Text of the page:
Skip to main content

New Criticism

Forward into the Past: Reading the New Critics

Criticism never starts over; yet sometimes it suffers a forgetfulness, an ill nature, an ignorance of its soundings. There’s no going back, but there is a going forward that does not fear looking back. The complaint about “theory” is that it treats literature with the dispatch of a meat grinder—if you know the method, long before the poem has been dragged in by the tail you can predict whether the butcher will sell you the sausages of Derrida, or Foucault, or Lacan. It’s disheartening to see a poem raided for evidence of sins long defunct or treated with a forensics kit, as if it were a crime scene.

Willie Stark and the Long, Thinning Shadow of Robert Penn Warren’s All the King’s Men

I would argue that we are still under the mythos of populism, whether it be the relatively mild form promulgated by an aging William Jennings Bryan, who crossed verbal swords in the mid-1920s with Clarence Darrow over teaching Darwin in public schools, or the no-holds-barred demagoguery of the Huey Long who knew how to whip ragtag Louisiana crowds into a frenzy and how to put his stamp—many thought of it as fascist—onto American politics during the Great Depression.

Writing Life: Remaking a Norton Anthology

What redeems literary anthologists, if we're able to claim neither the creativity of the poet nor the analytic rigor of the cultural theorist? Having dedicated myself for years to constructing elaborate critical arguments, how did I get involved in what one of my friends called "pretheoretical" judgments about poem-gathering, a suspiciously curatorial practice in our supposedly post-canonical era?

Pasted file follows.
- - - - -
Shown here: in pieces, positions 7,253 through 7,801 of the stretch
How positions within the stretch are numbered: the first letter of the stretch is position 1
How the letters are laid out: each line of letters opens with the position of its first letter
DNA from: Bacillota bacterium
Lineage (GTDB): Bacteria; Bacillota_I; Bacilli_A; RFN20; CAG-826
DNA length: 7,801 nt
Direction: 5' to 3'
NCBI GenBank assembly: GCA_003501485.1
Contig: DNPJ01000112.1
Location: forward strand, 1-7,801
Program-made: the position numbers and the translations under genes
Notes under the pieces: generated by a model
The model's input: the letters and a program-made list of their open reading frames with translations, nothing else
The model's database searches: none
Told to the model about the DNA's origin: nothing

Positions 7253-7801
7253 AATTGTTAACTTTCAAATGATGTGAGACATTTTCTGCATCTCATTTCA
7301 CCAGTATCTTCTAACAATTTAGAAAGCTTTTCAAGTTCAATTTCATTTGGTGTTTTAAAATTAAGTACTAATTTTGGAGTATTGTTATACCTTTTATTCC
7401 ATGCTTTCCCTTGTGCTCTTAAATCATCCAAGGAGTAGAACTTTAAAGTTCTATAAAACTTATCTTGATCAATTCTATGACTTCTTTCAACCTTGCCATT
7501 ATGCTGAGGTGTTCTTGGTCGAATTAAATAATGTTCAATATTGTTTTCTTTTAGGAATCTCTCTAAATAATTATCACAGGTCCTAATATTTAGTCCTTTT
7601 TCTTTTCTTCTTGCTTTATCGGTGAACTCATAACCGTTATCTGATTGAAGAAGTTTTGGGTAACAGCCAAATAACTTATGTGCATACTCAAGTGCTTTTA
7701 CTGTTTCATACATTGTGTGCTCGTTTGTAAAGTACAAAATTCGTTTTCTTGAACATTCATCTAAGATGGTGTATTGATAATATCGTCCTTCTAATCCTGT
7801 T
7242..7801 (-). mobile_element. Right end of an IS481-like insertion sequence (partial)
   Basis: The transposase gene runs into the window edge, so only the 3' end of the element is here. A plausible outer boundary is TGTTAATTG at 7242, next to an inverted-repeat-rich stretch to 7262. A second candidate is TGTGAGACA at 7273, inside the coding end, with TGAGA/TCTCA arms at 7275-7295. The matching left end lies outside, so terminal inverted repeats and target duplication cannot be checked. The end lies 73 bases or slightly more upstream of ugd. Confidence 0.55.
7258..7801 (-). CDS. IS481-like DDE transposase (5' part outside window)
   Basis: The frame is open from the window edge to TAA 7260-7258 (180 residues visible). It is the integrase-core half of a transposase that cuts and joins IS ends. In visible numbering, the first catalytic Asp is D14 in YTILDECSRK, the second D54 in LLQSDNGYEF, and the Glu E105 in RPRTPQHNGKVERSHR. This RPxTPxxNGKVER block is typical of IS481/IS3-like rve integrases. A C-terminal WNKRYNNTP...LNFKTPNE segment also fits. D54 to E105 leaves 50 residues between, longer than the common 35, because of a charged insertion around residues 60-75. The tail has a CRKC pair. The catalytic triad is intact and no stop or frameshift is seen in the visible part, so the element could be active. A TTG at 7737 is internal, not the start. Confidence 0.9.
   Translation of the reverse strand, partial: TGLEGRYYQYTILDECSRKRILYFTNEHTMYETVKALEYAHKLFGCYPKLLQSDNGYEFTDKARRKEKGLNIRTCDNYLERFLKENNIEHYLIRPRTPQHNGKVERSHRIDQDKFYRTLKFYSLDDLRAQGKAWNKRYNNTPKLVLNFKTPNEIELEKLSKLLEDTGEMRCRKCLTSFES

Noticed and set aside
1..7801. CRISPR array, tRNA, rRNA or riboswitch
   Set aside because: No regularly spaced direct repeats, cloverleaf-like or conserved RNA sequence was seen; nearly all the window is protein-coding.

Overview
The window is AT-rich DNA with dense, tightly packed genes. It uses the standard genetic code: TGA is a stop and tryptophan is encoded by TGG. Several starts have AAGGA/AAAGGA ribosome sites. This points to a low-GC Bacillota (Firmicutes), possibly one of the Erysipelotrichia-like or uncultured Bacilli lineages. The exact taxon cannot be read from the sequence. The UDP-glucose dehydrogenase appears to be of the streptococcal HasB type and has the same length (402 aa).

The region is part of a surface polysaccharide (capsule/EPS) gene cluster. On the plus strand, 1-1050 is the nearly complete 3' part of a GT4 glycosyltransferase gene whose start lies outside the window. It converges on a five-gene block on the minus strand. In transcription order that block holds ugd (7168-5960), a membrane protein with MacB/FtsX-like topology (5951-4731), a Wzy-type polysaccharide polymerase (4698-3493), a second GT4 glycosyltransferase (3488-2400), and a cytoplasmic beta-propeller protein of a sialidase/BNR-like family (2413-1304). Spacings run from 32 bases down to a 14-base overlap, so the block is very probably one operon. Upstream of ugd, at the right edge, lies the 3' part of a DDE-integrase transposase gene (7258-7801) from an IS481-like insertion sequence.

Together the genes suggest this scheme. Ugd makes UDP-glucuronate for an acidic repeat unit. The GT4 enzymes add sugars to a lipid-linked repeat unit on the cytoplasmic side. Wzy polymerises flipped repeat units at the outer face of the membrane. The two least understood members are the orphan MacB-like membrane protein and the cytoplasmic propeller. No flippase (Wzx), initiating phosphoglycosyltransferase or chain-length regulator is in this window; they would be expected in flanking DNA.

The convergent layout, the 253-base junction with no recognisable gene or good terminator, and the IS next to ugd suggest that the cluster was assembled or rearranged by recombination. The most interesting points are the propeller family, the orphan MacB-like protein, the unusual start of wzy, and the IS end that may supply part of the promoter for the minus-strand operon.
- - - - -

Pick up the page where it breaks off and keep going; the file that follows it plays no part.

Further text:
Marveling At Empson’s Ways

But while William Empson is often praised and his influence noted in many places, he remains an elusive figure, a modern marvel whose “brilliance” we admire even as we feel somewhat uneasy about it.

Revolutionary Criticism

Grant Webster provides a detailed account of the New Critics and the New York Intellectuals; and he supplements these central sections of his book by analyzing the nature of critical schools and by supplying an excellent bibliography and sketches of the major American critics.

A Model for Criticism

Robert Boyers has written a subtle and rewarding study of R. P. Blackmur. He comments well on the central terms and concepts in Blackmur's criticism, and he provides sharp and sensible examinations of the famous essays on Yeats, Eliot, Hardy, Lawrence, and others. But it is somewhat misleading to describe this book as being "about" Blackmur, since Boyers clearly has more ambitious (and polemical) aims.